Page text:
MathNovatory/Pure Maths/Prime Numbers/2

2 The first Prime Number

As the first prime number, 2 will produce its exterminating composites, all the even numbers, leaving only the odd numbers as potential primes, 1/2 of the original prime population.

It will be essential here to broaden the current concept of "producing a Prime Number by adding 1" with the symmetrical, complementary operation of subtracting 1 which is just as reliable and more complete. This will lead us to replace the expression "+ 1" by "+/- 1" after any composite point of reference.

Even and Odd
The current habit of defining an odd number as "2n + 1" now seems incomplete and should be replaced by "2n +/- 1". Completely aware of the fact that, as long as we are dealing with a binary concept of even/odd, this change does not seem particularly relevant. However, if we wish to establish the even/odd concept in ternary groupings, the expression "3n +/- 1" would be required to denote the (ternary) odd number on each side of its (ternary) even "3n". Even as odd as this might seem, as long as "n" is a binary odd number, the two ternary odd numbers expressed by "3n +/- 1" would obviously both be binary even numbers. Needless to add that, unless otherwise stated, the terms "even" and "odd" would be interpreted as being binary.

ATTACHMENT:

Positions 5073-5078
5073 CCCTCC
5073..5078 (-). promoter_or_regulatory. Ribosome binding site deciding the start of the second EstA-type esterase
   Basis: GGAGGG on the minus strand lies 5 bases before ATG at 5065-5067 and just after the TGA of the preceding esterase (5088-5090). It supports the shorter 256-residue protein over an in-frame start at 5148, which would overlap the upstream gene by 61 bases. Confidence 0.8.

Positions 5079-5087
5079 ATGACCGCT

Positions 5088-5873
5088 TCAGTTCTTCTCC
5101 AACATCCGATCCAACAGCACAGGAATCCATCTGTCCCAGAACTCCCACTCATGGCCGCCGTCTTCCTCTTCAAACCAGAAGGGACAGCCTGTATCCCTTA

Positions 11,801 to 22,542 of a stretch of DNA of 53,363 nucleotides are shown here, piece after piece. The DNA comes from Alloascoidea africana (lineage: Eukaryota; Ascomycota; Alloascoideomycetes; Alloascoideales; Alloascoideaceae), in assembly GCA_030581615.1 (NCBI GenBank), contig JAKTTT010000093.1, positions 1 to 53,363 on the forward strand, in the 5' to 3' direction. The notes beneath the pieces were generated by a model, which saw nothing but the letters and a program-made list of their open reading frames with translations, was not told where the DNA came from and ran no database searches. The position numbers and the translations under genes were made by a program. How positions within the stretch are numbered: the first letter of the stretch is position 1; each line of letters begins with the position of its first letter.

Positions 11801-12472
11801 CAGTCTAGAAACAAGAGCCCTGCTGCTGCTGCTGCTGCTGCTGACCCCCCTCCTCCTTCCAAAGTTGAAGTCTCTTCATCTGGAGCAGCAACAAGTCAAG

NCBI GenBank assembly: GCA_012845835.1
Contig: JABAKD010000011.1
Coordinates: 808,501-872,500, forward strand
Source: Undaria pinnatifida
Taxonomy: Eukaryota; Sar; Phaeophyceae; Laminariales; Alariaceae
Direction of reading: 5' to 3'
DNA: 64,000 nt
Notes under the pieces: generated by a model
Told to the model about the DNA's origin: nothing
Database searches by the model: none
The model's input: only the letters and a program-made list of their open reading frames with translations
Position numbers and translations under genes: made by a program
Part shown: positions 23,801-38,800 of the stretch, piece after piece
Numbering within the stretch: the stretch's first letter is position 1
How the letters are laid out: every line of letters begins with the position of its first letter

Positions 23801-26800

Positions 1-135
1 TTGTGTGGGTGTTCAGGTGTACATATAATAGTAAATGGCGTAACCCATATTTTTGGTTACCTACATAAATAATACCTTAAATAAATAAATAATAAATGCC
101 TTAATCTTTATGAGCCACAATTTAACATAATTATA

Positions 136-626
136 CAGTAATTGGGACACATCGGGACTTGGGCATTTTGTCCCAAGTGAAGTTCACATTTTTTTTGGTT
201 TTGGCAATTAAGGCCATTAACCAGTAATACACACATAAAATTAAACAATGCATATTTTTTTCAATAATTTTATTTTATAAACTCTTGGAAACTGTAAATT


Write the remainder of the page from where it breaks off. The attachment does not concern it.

The red (binary) even numbers "4", "6", "8", "10", "12", "14" are all exterminating composites of the original prime 2, part of "2n". The odd numbers 3, 5, 7 are certified successive primes, whose sequence is terminated by the square "9" of blue prime 3. Other following odd numbers, 11 and 13 are also prime, but "15" is another blue exterminating composite of prime "3" (3x5) which obviously comes after the square.

To Primes 3 and 5